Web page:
Daniel Markham is a hands-on software architect who over the past several years has become a RUP mentor and Technology Strategist. Programming in all major languages and database platforms, his clients include Pitney Bowes, Ford, Charles Schwab, and the Department Of Defense. Daniel is the Principal Partner of Bedford Technology Group located in SW Virginia. He is the inventor of the only online multi-standard process evaluation system (www.MarkhamAssessmentTool.com) He is currently developing a free toolkit for bloggers using Web 2.0 technologies. batBack installs in seconds and requires no programming skills or special server configuration. It runs on all major blogging engines and browsers. It's also fully skinnable and extendable. You can find more about the batBack blog toolkit system at www.batBack.net You can reach Daniel at [email protected]

Comments (10) View Comments

Share your thoughts on this story.

Add your comment
You must be signed in to add a comment. Sign-in | Register

In accordance with our Comment Policy, we encourage comments that are on topic, relevant and to-the-point. We will remove comments that include profanity, personal attacks, racial slurs, threats of violence, or other inappropriate material that violates our Terms and Conditions, and will block users who make repeated violations. We ask all readers to expect diversity of opinion and to treat one another with dignity and respect.


Most Recent Comments
tom mcdonald 04/17/08 07:25:51 AM EDT

this doesn't make sense. I'm a ajax developer and so might be biased against xjax, but at the very least I should be able to understand what you are talking about.

You talk about serverless development, but w/o a server you have no place to house your proprietary content. The serverless example you give is blog content, but if I'm hosting a site and the blog feature goes down then I get the tix (not some xjax provider). Worse, what if xjax provider loses my data.

It seems your prognostication doesn't stand up to my simple reality tests and thus I must not be getting it because you seem like a smart person and I would assume you apply the laugh rule.

Web 2.0 News Desk 12/26/06 12:15:08 PM EST

It's not the latest sequel to the 'Jason versus Freddie' movie, it's one of the decisions you need to make if you're rolling out a Web 2.0 product. Make the wrong choice, and your project and reputation can suffer. Make the right choice, and you can be a hero. There aren't any easy answers, but I can take you on a tour of the technology and the decisions involved so you can make a better-informed choice. During our tour I promise you won?t be attacked by a man in a hockey mask, so sit back and enjoy the ride.

Dave Webster 05/26/06 06:58:29 AM EDT

Interesting to see a lot of JavaScript/ECMAScript being used for these Web 2.0 applications. I guess, with the current climate of stable browsers and adoption of AJAX, we can think seriously now about engineering serious client-side scripts.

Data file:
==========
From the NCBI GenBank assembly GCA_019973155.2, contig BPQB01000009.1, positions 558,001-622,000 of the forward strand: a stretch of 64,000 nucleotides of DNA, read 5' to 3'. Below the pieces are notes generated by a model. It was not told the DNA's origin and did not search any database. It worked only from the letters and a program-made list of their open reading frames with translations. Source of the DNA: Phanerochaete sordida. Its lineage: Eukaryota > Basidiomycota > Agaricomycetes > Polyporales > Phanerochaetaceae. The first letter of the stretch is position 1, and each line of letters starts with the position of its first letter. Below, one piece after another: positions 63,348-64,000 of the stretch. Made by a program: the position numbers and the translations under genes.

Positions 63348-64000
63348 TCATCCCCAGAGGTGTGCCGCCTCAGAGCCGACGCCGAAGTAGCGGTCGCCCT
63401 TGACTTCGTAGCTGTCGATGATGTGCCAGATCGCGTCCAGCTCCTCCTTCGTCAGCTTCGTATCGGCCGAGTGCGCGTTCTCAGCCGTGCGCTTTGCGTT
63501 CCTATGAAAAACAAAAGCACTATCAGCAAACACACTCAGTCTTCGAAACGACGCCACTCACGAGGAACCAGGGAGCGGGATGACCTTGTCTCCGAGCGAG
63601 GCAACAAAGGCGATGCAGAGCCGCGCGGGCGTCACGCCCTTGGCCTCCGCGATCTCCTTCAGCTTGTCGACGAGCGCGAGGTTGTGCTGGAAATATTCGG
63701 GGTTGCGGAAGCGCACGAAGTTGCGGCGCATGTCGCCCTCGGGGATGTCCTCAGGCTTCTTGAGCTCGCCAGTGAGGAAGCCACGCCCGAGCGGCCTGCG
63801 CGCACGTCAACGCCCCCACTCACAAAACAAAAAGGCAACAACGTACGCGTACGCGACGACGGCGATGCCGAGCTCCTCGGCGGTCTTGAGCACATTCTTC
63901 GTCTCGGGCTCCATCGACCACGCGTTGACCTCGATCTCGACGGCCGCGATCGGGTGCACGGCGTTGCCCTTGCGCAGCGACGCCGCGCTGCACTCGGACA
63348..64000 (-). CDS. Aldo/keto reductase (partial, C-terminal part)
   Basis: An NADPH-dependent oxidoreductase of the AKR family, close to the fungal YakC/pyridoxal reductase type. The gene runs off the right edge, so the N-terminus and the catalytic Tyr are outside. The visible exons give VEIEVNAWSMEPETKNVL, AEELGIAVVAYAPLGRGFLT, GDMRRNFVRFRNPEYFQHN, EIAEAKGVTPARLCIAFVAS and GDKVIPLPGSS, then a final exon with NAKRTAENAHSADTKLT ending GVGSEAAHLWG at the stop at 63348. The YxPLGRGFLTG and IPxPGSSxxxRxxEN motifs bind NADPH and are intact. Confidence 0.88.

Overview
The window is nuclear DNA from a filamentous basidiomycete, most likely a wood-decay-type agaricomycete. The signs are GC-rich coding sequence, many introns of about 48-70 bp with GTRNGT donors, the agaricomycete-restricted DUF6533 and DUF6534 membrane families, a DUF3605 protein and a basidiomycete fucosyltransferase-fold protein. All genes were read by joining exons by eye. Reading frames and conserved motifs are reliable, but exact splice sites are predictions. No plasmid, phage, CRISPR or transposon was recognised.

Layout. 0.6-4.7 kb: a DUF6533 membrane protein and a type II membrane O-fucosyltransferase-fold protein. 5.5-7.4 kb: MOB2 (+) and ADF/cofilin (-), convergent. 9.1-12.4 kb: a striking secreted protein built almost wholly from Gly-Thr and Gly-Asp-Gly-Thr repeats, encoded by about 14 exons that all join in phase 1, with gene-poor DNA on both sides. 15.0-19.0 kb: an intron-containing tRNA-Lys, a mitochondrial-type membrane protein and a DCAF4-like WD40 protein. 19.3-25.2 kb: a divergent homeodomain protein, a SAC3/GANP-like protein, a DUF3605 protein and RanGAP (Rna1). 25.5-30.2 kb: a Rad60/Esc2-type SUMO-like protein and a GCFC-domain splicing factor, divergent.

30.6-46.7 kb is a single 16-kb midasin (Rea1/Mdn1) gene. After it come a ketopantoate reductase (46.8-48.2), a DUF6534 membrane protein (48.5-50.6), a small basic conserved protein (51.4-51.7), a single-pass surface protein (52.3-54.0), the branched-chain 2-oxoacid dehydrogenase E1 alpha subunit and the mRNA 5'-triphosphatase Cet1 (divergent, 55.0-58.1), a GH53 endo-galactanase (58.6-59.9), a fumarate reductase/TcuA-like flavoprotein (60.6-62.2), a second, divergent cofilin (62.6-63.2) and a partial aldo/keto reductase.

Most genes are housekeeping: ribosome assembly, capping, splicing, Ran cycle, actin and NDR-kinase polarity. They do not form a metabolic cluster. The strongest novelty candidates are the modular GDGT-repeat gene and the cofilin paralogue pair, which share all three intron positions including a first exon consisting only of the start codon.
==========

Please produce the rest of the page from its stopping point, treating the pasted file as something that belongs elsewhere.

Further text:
Rafik kafel 04/12/06 02:43:39 PM EDT

Don't you think "Asynchronous Javascript And XML" is a misnomer for a methodology/framework that is based on extensions?

I propose "Asynchronous Javascript Application eXtensions" instead.

Any thoughts?

Thanks

Rafik kafel 04/12/06 02:43:30 PM EDT

Don't you think "Asynchronous Javascript And XML" is a misnomer for a methodology/framework that is based on extensions?

I propose "Asynchronous Javascript Application eXtensions" instead.

Any thoughts?

Thanks

Rafik kafel 04/12/06 02:41:46 PM EDT

Don't you think "Asynchronous Javascript And XML" is a misnomer for a methodology/framework that is based on extensions?

I propose "Asynchronous Javascript Application eXtensions" instead.

Any thoughts?

Thanks

Mike Goldwater 04/12/06 05:27:48 AM EDT

Hi,
You are sending out your hitherto very interesting newsletter in an illegible font. Although we baby boomers are are still very much active our eye-sight might no longer be 20/20. Please consider all your potetial audience and use a larger font.

Thank you,

R Martin Ladner 04/11/06 10:10:39 AM EDT

Where do I learn more? You have my attention. Now how do I use use JSON, where can I find examples, and how does XJAX (mentioned in your earlier article) avoid crippling cross-domain blocks? =Marty=

xjax 04/07/06 07:20:08 AM EDT

So that X stands then for the cross (x) in "cross-domnain" is that it?

SYS-CON Brazil News Desk 04/05/06 08:16:59 PM EDT

It's not the latest sequel to the 'Jason versus Freddie' movie, it's one of the decisions you need to make if you're rolling out a Web 2.0 product. Make the wrong choice, and your project and reputation can suffer. Make the right choice, and you can be a hero. There aren't any easy answers, but I can take you on a tour of the technology and the decisions involved so you can make a better-informed choice. During our tour I promise you won?t be attacked by a man in a hockey mask, so sit back and enjoy the ride.

@ThingsExpo Stories